Florida's Republican governor was blasted for being a "reactionary and authoritarian" liar in a hard-hitting Christmas Day editorial published by the South Florida Sun Sentinel.
"Remember the boogeyman, that specter your parents invoked to make you behave? Almost every culture has one. So do politicians when they want to create fear. Gov. Ron DeSantis has a boogeyman for the people of Florida. It is a real thing known as critical race theory — a discipline taught at some colleges but not in Florida public schools," the newspaper explained. "The governor wants nonetheless to ban it from schools and, for good measure, from the human resource policies and sensitivity training courses of privately owned businesses. That is not conservative; it is reactionary and authoritarian."
DeSantis calls his proposal the Stop the Wrongs to Our Kids and Employees (W.O.K.E.) Act.
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"It perpetuates two persistent great lies: That racism did not have a major influence on American history and that it is not an issue now," the newspaper explained. "That is the current dogma of DeSantis's Republican Party in its determination to retain the allegiance of white voters who are terrified of losing social and political dominance to changing demographics. Demonization of critical race theory, by making it into a boogeyman, is one front in the Republican culture wars. DeSantis would make Floridians ignorant of the most troublesome aspects of our past, present and future."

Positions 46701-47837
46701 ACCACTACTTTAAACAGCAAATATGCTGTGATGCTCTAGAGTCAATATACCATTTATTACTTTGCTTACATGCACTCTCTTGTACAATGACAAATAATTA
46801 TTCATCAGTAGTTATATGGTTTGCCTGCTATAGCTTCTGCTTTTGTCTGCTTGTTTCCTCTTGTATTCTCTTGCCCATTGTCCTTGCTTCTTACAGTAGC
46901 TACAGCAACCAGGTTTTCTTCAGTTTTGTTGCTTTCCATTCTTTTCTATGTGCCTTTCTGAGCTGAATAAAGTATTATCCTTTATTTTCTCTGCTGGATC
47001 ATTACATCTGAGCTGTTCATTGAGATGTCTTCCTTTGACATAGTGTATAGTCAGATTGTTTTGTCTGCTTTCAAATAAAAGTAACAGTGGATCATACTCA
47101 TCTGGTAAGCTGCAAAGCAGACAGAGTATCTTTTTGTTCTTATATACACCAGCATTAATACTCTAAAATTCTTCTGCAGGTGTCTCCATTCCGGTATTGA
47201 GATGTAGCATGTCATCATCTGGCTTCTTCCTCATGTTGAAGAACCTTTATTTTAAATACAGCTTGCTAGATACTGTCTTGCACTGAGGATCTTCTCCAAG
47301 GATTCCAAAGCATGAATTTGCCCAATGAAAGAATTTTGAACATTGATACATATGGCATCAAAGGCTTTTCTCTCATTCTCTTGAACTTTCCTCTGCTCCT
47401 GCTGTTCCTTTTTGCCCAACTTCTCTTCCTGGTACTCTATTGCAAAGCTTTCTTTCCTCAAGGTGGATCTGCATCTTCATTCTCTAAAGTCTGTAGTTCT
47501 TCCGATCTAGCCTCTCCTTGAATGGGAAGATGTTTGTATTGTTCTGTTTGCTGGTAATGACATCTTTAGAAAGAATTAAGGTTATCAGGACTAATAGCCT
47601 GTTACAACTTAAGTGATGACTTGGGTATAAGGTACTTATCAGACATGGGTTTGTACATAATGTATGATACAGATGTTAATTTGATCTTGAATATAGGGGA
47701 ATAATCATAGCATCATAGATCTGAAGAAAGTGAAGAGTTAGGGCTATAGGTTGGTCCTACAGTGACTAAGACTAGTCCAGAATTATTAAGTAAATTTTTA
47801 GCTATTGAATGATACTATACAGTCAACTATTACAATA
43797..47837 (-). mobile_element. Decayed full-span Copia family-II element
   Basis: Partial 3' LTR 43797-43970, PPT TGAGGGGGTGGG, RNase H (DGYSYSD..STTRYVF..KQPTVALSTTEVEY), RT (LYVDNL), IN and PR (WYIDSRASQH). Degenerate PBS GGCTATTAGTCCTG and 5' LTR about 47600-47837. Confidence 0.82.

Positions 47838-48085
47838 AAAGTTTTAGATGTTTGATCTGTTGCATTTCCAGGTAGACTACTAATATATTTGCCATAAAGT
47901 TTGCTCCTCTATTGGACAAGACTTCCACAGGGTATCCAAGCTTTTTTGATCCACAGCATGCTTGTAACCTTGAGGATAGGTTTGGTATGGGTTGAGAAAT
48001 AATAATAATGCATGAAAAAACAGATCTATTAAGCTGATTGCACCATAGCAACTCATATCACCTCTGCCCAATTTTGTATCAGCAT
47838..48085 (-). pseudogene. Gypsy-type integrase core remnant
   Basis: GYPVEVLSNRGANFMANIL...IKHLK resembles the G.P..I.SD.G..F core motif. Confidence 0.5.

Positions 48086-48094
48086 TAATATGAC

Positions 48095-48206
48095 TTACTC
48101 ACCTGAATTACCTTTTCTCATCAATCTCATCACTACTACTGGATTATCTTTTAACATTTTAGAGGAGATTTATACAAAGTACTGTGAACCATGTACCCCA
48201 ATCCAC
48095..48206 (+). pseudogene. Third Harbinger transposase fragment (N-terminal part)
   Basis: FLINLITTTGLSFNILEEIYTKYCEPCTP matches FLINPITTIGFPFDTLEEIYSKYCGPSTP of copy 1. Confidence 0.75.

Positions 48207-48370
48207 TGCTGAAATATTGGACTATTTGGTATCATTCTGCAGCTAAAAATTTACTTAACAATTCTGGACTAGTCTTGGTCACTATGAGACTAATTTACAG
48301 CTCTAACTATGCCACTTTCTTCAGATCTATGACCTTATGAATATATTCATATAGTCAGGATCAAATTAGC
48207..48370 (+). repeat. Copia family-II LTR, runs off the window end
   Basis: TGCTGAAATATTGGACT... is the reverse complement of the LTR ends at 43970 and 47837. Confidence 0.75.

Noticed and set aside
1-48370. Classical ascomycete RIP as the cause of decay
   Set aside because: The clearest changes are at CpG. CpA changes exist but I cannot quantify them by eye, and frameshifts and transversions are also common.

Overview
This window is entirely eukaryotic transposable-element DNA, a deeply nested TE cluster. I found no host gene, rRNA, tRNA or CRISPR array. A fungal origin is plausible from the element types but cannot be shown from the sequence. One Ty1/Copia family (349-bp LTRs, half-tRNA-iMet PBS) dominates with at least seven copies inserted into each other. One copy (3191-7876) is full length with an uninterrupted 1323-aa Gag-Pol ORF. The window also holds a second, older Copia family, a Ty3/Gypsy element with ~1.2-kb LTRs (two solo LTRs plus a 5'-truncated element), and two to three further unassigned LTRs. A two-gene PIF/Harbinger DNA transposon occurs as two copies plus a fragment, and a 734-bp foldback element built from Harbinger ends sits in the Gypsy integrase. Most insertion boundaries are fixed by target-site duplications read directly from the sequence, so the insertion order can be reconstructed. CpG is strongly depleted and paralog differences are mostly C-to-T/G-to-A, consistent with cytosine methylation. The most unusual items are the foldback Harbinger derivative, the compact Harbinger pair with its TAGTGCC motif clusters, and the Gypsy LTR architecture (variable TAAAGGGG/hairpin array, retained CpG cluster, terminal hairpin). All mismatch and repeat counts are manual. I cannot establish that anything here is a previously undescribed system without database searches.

The editorial board concluded that DeSantis "knows critical race theory isn't being taught in the schools," but is lying about the issue anyway.
"There's been nothing like the DeSantis bill in the 96 years since Tennessee outlawed the teaching of evolution. John Scopes, a high school teacher, volunteered to test the law in what became known, to the state's everlasting mortification, as the 'monkey trial.' Tennessee failed to repeal science, of course, but it did stunt the intellectual growth of a generation of children," the newspaper explained. "In the same vein, Virginia textbooks in the mid-20th century fed students a fiction of happy slaves who loved their kindly masters. One particularly deceitful illustration portrayed a well-dressed Black family — father, mother and children — being welcomed with a handshake aboard a slave ship."
The newspaper explained the impacts of DeSantis' lies.
"Although the Civil War ended slavery, it took another century to outlaw Jim Crow. But the effects persist, documented by the racial disparities in employment, income and incarceration; in ghettoes segregated by government housing policies; and by how Republican legislatures try to suppress Black votes. These truths are evident almost everywhere that honest eyes look," the editorial board wrote. "In truth, no one is teaching kids to hate our country or each other, but we do need to teach them not to hate each other, even unconsciously, and to recognize prejudices for what they are. That cannot be done by pretending they do not exist."
Read the full editorial.